It was a chimney blocked with tiles lining its interior that had loosened from steam produced by the furnace. Over time, the tiles had completely blocked the exhausting of the furnace.

That production of steam – not poor combustion – was what had caused the blockage. In a chimney without tiles, a blockage might not have occurred.

“We found something had cracked the boiler unit, and it was producing a lot of steam, and over time this was going up the flue,” Dunton explains. Tiles probably had been falling for a while, he thinks.

“One fell and another, and at some point, the critical one that night had let loose and finished blocking off the airway,” he relates. “There was nothing getting through there.”

The blockage was so complete that both sides of the chimney had to be broken to dislodge the tiles and repair it. The chimney has been rebuilt and the furnace replaced since then because it cost approximately 70 percent of the price of a new furnace to repair the cracked firebox, Dunton was told. The oil furnace was only seven months out of warranty, he adds ruefully.

The experience demonstrated to Dunton that carbon monoxide inhalation can result from many causes. “You don’t have to have a malfunctioning furnace to have a problem,” he points out.

Ironically, the homeowners had become aware of the death in January 2005 of Nicole Garofalo from carbon monoxide poisoning only a month before their incident occurred.

“We live in an area where because of snow, you hear a lot about this,” McKeen observes. “The snow piles up and the ducts get blocked.

“So I think people think of it as something that relates to furnaces and happens mostly in New England, but when you think about it, what happened to us for whatever reason – ours was a couple of tiles, the guy said it could have been an animal – this is really something that isn’t limited to a cold climate,” she points out. “You don’t have to live in a rundown house – accidents can happen.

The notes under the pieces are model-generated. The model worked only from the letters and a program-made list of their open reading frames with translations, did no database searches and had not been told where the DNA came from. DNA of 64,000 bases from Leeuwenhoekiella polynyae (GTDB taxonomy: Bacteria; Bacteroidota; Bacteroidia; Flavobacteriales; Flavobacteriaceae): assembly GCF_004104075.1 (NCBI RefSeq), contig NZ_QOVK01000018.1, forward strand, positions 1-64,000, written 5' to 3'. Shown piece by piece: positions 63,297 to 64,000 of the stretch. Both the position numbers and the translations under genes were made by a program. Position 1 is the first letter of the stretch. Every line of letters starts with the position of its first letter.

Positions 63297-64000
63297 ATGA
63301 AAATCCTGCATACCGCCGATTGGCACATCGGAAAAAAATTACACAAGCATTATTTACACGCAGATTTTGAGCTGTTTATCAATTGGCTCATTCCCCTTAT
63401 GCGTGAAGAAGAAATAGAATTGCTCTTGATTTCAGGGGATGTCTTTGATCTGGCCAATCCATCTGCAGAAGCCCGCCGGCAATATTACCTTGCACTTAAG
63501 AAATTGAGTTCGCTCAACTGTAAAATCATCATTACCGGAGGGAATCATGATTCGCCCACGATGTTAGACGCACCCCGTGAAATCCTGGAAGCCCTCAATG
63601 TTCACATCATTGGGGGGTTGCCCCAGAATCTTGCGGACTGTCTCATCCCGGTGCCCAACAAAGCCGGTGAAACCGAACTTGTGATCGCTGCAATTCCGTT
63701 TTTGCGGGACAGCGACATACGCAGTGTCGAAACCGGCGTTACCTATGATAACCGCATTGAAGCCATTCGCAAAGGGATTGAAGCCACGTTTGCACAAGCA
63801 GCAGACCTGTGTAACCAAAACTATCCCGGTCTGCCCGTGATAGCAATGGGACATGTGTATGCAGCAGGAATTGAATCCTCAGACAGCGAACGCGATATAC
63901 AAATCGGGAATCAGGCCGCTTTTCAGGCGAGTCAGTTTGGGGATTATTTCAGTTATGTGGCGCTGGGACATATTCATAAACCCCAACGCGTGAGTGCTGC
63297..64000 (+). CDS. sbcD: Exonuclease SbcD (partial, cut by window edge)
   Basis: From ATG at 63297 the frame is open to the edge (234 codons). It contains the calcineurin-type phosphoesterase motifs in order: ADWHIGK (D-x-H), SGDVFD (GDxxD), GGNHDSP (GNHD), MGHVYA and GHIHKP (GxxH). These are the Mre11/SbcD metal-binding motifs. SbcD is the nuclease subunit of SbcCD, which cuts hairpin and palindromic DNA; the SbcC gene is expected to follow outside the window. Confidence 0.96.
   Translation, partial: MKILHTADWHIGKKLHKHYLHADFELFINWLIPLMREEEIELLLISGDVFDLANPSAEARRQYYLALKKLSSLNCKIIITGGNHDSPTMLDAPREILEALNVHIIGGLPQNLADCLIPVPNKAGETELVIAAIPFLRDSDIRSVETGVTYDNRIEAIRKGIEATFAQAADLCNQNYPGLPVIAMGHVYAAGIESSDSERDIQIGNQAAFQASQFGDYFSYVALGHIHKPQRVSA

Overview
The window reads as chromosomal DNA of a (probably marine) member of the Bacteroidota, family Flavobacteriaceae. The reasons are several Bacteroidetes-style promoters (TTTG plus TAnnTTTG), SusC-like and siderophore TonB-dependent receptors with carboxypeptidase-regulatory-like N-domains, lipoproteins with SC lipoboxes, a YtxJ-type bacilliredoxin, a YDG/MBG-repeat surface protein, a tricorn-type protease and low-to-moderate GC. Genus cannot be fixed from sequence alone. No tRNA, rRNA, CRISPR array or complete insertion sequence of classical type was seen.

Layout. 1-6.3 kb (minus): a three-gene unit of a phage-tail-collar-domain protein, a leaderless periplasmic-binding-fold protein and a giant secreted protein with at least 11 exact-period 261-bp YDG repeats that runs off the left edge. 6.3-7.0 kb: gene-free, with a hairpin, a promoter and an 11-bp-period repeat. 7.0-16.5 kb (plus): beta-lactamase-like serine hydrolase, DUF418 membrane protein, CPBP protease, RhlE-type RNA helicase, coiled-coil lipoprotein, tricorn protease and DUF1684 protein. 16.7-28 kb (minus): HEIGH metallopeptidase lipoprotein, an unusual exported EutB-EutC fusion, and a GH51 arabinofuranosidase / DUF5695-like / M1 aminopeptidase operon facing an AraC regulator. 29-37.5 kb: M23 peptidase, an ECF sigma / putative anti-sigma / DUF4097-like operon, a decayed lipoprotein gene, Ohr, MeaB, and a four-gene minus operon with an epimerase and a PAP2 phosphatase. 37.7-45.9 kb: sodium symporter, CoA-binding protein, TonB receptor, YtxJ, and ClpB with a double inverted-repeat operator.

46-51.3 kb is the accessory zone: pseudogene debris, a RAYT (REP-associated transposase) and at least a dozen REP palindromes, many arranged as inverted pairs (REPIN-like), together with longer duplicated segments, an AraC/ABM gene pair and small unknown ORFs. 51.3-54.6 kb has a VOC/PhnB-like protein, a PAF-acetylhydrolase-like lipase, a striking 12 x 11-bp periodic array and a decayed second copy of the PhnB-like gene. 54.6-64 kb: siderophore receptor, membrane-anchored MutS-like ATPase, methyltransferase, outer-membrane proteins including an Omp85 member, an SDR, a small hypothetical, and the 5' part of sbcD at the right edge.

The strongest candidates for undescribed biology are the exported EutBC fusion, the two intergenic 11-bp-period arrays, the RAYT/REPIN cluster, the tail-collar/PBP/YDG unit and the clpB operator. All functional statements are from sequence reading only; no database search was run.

“The public always thinks like we did until the salesman pushed John a little bit,” she admits. “We have a good furnace, a new system, it’s not going to happen to us. A lot of people don’t realize it’s something that could happen to anyone.”

Side bar: More Tragedy Averted

Two additional carbon monoxide incidents handled by American Alarm and Communications Inc., Arlington, Mass., have resulted in more lives saved since the alarm received from the home of John Dunton and Carol McKeen, for which the dealership has won the First Line of Defense Award.

The first of these additional incidents occurred when a carbon monoxide alarm was received by American’s security command center from a home in Wilmington, Mass., at 12:48 p.m. Oct. 2, 2005, a Sunday, reports Wells Sampson, American Alarm’s vice president.

The security command center responded and called the fire department. Firemen reported a high reading of carbon monoxide, shut down the gas furnace, vented the house and suggested the homeowner call for repairs.

The second alarm was only a few weeks later, again on a Sunday, at 7:54 p.m. Oct. 23, 2005, in Cambridge, Mass. The central station operator contacted the homeowner, who requested that the fire department be called.

Firemen discovered a high carbon monoxide reading and vented the house. Residents went to the hospital to be checked for injury. The family had just turned on its radiant heating system that day, which firemen thought was not venting properly, Sampson relates.

In both cases, no serious injuries were reported, Sampson emphasizes.